Study Says 16% of Shoreline Is Eroding

Inversely 84% of Shoreline is Not Eroding and
Some of the Erosion is Indeed Quite Slow

In the recently re-released erosion study, it was noted that there were areas of observed erosion.  These included areas where with differing bank stabilization measures created a discontinuity that led to erosion near the interface, as well as areas that are dominated by reed canary grass, where undercutting was commonly observed. While vegetated, this was also considered to be eroding. It was stated that differentiating “eroding” from “non-eroding” parcels proved to be more challenging than expected because the degree of erosion was highly variable.

Based on their observations, about 16% of the shoreline, or approximately 11,000 linear feet, is exhibiting at least some level of erosion, most of which (~72%) occurs in unarmored areas, although some (~28%) also occurs in areas where existing armoring has been damaged or is of limited vertical extent.  Inversely 84% of the shoreline, or approximately
In an attempt to chart the advance erosion on a historical basis the District asked that an animation be made of the shoreline from aerial photographs.  Observing these it struck us that there really was not much movement of the shoreline from 1939 to 2007; especially in the natural areas owned by the State. We noticed that the northern shoreline designated as eroding did not change whatsoever; this is clearly observable in the animation without enhancement. 58,000 linear feet, is exhibiting no signs of erosion.  Over half, nearly 6,000 feet of the unarmored areas identified as eroding are located in the western end of the lake in the land owned by the State; a section of the shoreline adjoining the campground as well as the marsh on the southern shore where Rock Creek enters the lake.

In an attempt to verify that the shoreline did not see much change, we extracted images from each year and drew a line along the shore.  In doing so, we discovered that there were two distinct water level groups; those primarily prior to 1992 where the resting height was somewhat lower than today and those primarily after 1992 where the height was about where it is today.  Of course, the water levels vary at the time of the photo each year impacting the location of the shoreline. If one looks at each year individually you will see each line vary slightly toward and away from the lake but generally they stay about the same within the two groups.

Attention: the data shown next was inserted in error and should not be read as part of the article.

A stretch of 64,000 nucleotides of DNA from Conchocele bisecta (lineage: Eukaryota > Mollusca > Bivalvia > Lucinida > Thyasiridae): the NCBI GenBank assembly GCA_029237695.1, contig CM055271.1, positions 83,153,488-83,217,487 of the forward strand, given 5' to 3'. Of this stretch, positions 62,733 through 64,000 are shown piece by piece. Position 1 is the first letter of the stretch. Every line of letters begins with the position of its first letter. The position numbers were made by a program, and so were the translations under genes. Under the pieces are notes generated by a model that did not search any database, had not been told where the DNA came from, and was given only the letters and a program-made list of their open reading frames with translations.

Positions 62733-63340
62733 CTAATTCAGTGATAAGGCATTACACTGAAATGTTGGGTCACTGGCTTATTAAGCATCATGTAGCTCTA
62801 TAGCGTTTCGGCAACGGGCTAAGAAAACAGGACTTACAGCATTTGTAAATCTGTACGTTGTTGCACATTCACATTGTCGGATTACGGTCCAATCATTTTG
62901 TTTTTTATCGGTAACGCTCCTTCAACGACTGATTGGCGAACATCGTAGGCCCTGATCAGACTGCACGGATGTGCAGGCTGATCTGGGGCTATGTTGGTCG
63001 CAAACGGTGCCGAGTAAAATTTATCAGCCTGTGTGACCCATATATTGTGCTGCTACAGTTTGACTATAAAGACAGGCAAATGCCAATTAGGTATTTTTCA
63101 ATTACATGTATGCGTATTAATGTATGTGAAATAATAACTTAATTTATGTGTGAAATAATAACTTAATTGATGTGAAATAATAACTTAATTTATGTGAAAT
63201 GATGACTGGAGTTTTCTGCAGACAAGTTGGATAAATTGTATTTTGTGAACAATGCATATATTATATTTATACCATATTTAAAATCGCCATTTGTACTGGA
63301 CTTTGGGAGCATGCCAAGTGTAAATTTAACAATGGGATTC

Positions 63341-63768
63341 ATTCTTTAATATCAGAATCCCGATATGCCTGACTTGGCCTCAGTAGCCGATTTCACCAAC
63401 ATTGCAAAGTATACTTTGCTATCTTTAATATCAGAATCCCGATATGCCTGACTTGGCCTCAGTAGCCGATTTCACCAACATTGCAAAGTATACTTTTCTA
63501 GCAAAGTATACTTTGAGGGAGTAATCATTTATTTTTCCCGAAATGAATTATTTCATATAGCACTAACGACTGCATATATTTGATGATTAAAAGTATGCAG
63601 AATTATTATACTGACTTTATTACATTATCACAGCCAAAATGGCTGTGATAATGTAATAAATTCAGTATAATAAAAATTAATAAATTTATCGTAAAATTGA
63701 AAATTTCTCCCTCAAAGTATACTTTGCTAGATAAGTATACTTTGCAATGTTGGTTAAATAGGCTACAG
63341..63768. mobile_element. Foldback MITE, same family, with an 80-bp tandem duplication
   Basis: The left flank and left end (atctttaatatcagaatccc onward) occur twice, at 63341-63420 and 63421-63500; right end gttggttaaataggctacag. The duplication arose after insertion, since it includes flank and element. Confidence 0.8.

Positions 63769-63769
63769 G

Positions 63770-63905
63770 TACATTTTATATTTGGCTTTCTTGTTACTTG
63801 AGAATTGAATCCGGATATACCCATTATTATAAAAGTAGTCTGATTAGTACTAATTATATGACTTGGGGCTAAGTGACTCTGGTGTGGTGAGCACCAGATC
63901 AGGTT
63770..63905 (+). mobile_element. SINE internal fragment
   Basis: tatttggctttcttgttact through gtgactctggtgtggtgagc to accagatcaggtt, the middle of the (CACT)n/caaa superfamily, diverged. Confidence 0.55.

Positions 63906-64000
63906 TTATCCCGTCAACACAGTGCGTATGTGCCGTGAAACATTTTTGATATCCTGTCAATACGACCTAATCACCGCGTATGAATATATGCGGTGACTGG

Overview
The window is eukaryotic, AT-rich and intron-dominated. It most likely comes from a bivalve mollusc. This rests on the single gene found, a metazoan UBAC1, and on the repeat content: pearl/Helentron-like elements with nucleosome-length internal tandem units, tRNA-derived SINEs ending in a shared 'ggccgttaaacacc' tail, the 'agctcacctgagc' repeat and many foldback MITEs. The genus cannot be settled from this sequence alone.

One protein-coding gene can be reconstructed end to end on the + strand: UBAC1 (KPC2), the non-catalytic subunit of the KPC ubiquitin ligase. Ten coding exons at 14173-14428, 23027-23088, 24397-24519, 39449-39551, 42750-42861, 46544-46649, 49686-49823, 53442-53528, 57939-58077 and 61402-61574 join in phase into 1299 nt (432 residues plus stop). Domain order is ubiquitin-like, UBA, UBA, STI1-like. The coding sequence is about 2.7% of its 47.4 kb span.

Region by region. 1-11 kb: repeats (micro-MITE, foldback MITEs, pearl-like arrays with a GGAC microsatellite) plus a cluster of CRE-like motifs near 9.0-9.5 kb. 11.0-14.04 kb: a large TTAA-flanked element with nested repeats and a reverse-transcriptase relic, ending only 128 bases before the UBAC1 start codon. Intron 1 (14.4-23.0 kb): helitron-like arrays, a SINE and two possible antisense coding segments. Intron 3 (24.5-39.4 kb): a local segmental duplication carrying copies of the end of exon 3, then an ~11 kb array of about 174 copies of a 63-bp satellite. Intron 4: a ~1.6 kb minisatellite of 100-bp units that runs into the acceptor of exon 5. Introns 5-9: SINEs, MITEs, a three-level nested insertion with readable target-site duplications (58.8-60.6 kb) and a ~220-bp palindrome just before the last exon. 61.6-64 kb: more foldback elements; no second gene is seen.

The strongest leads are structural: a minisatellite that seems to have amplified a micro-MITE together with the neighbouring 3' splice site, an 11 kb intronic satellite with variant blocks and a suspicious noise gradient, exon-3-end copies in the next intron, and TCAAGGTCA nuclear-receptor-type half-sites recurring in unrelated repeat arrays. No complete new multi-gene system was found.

To simplify this we have shown a comparison of the two sets; low water years and years with water about the same as now with just the oldest and most recent lines.  The low water years include 1939 and 1992; in this image, one can see that the water level is lower in 1992 but the shoreline shelf representing the higher watermark is in the same location as in the 1939 image.  It does however appear that a lobe of shoreline near the entrance of Rock Creek disappears by 1992 when the last meander of Rock Creek breaks through the shoreline.  Perhaps more important to today’s discussion is the second image because it encompasses the years the dam has been in operation.  This image displays a shoreline in 1977 that is almost a perfect overlay of the shoreline in 2007 indicating the shore did not move in a significant way during the 30-year period.

Many variables would prevent us from making absolute claims related to shoreline advance.  The angle of the image, the height of the lake, the quality of the image, all make this inexact; but from all appearances better than half the shoreline the District claims to be eroding is not doing it in a way significantly observable way over a 68 year history.  Take a close look at the animation video at each section of the lake and while you will see some man-made changes in the shoreline, you will not see major sections of shoreline disappearing from erosion.  The study does not quantify the rate of erosion so this video is all we have in the place of scientific measurements.  There are locations that are eroding but this does not seem to be an issue of epic proportions that justify the corrective measures being proposed by the District.

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Filed under DLWID, Lake Level

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